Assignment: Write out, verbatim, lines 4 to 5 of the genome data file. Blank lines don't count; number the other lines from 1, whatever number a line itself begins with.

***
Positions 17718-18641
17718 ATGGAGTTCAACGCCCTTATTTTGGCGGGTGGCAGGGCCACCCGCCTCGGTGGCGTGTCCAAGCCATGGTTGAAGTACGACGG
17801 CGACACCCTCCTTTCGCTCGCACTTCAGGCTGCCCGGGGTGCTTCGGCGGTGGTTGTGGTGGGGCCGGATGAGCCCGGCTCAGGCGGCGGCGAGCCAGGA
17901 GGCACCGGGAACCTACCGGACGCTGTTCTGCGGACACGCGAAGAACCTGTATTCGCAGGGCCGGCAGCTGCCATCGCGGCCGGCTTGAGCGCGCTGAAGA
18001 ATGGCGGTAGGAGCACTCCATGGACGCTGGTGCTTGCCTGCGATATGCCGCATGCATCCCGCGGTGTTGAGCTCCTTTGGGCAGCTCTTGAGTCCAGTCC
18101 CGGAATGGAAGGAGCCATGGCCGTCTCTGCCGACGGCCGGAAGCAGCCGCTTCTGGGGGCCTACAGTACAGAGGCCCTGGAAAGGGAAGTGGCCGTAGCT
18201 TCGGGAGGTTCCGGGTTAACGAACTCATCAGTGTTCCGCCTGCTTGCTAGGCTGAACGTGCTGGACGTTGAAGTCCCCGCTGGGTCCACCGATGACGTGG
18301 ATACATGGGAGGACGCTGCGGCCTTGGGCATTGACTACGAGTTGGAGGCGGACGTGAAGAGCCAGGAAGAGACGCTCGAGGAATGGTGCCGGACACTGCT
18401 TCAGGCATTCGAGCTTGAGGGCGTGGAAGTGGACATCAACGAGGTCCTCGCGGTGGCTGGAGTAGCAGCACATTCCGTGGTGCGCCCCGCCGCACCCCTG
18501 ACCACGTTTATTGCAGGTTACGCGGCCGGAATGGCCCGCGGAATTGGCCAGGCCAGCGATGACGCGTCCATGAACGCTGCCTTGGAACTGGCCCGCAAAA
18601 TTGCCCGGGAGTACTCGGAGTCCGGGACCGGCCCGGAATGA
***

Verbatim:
17901 GGCACCGGGAACCTACCGGACGCTGTTCTGCGGACACGCGAAGAACCTGTATTCGCAGGGCCGGCAGCTGCCATCGCGGCCGGCTTGAGCGCGCTGAAGA
18001 ATGGCGGTAGGAGCACTCCATGGACGCTGGTGCTTGCCTGCGATATGCCGCATGCATCCCGCGGTGTTGAGCTCCTTTGGGCAGCTCTTGAGTCCAGTCC